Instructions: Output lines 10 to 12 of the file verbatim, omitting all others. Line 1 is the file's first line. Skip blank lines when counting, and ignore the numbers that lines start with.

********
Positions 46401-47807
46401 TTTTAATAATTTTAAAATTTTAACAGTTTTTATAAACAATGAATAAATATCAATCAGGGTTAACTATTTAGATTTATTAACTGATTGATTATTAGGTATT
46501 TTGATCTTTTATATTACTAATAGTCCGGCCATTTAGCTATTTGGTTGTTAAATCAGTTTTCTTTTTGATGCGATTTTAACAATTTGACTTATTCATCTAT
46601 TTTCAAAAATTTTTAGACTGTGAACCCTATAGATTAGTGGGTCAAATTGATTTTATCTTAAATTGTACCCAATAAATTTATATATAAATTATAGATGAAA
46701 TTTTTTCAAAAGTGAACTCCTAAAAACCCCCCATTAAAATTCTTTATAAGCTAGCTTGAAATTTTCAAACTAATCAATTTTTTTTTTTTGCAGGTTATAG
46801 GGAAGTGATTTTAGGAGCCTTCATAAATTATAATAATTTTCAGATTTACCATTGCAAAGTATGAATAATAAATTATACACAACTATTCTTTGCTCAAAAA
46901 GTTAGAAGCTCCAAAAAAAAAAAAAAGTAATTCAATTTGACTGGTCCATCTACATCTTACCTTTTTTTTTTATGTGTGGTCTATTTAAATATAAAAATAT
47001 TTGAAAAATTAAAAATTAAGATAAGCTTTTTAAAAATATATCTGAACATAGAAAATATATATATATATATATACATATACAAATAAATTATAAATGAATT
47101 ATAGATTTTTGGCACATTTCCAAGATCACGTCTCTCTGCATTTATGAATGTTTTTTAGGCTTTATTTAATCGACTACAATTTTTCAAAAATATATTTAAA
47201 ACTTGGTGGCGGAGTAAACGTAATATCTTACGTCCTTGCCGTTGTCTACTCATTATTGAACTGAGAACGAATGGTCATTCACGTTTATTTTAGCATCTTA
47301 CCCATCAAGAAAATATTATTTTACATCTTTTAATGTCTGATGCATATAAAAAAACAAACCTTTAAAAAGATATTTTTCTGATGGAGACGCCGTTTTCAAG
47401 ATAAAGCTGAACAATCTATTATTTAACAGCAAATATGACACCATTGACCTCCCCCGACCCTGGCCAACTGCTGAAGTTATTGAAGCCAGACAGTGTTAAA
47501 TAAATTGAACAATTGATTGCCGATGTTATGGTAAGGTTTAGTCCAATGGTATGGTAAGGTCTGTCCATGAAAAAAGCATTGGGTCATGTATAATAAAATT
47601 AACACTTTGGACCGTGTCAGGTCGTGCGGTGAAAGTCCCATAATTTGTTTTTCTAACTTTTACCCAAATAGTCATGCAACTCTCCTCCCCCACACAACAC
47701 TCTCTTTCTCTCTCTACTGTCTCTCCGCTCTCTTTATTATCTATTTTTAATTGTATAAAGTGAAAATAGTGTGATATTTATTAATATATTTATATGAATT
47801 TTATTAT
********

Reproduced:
47201 ACTTGGTGGCGGAGTAAACGTAATATCTTACGTCCTTGCCGTTGTCTACTCATTATTGAACTGAGAACGAATGGTCATTCACGTTTATTTTAGCATCTTA
47301 CCCATCAAGAAAATATTATTTTACATCTTTTAATGTCTGATGCATATAAAAAAACAAACCTTTAAAAAGATATTTTTCTGATGGAGACGCCGTTTTCAAG
47401 ATAAAGCTGAACAATCTATTATTTAACAGCAAATATGACACCATTGACCTCCCCCGACCCTGGCCAACTGCTGAAGTTATTGAAGCCAGACAGTGTTAAA